No trip to Ireland is complete without a ramble through the mysterious and majestic ruins of the country’s rich history. They provide a window into long-gone eras. From Neolithic structures that pre-date the Pyramids of Giza to romantic battle sites filled with stories of valor and tragedy, here are ten of the most fascinating ancient ruins in Ireland.
The Rock of Cashel
Few sites in Ireland have as much historical significance as the Rock of Cashel. On this site above the Tipperary plain, St. Patrick converted and baptized the King of Munster in the 400s AD. For centuries, the fortification perched atop the steep limestone outcrop was the seat for the Kings of Munster – and was fought over by the various Celtic tribes. In the early 1100s, one of the Kings of Munster (Muirchertach Ua Briain) donated the Rock to the Catholic Church, and the round tower, chapels and other buildings were added shortly thereafter.
Hore Abbey was founded in 1266 as a Benedictine Monastery. Legend states that Archbishop David McCarvil dreamed that the Benedictines were conspiring to murder him. He expelled them in 1272 and let the Cistercians assume control. The remains of the church and grounds are full of arches, niches, and nooks worth exploring. Combine it with a visit to the Rock of Cashel which sits just up the hill.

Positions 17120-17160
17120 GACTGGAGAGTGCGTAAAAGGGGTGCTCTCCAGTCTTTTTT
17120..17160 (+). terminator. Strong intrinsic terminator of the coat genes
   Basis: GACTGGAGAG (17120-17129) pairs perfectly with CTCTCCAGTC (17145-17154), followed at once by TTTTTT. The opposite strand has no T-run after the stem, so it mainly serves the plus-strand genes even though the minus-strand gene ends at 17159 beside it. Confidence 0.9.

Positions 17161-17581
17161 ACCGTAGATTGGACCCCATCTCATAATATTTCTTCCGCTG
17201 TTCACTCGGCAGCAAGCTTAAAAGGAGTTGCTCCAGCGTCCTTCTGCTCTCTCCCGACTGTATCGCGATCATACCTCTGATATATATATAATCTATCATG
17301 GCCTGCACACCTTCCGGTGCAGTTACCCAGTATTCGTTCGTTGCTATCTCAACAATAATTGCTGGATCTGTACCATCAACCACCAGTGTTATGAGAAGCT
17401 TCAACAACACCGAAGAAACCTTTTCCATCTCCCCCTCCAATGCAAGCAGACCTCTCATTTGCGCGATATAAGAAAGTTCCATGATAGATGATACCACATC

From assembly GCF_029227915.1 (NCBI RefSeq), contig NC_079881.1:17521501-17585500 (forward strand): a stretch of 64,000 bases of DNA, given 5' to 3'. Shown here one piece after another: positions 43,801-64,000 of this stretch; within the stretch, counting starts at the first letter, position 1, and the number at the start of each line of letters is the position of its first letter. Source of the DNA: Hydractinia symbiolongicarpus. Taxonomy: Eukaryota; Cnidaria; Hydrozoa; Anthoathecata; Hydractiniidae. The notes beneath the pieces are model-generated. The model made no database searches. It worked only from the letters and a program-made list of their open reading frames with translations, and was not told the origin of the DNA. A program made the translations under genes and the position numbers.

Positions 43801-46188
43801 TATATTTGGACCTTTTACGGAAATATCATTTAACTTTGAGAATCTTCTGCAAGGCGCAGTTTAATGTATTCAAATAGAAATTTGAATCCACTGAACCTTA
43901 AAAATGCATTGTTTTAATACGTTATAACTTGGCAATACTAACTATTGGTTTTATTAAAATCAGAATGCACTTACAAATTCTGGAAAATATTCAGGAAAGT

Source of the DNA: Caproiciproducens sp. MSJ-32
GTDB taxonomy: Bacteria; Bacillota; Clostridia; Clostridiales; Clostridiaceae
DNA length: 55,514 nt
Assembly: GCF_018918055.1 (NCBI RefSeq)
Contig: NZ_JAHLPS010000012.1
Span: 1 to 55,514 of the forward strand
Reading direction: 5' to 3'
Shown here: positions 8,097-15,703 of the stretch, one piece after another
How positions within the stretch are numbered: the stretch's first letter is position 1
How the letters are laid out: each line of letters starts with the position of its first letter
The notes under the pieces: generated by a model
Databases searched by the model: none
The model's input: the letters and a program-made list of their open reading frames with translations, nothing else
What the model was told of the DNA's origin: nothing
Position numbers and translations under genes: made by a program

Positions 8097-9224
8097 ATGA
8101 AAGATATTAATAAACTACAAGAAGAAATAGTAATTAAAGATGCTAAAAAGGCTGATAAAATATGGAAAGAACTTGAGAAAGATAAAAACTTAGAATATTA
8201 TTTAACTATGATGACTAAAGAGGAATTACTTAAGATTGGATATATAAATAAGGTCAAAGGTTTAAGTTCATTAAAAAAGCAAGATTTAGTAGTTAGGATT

There are no public facilities available here, and no official tours, but some posted signs give more information for the curious. It’s best to park in the car park at the Rock of Cashel and walk down. Wear your trekking shoes to negotiate the cow patties.
Clonmacnoise Monastery and Round Tower
Clonmacnoise Monastery and Round Tower is one of the earliest Christian sites in Ireland. Founded in 545 AD by St. Ciaran in County Offaly near the Shannon River, the great stronghold was expanded over the centuries with an impressive round tower (909 AD) and seven churches. Visitors get a glimpse of 1,700 years of Irish history. Make sure to bring your camera to take stunning photographs of the site and the surrounding farmland. On our honeymoon decades ago, we stayed in a thatched cottage nearby. You can have the site completely to yourself early in the morning. The graves make for excellent rubbings if you have the materials.
Hill of Tara, County Meath
Located in the Boyne Valley, the Hill of Tara was an important Iron Age hillfort and the traditional seat of power for high kings throughout Ireland’s history. The site is comprised of ancient passage graves, a stone circle, dwellings and monuments built in 5000 BC. It’s believed to have been used as a ceremonial meeting place where rituals may have been conducted as large assemblies were seen at the site. There are still visible carvings at Tara, with many depicting horses and chariots to mark victories in battle.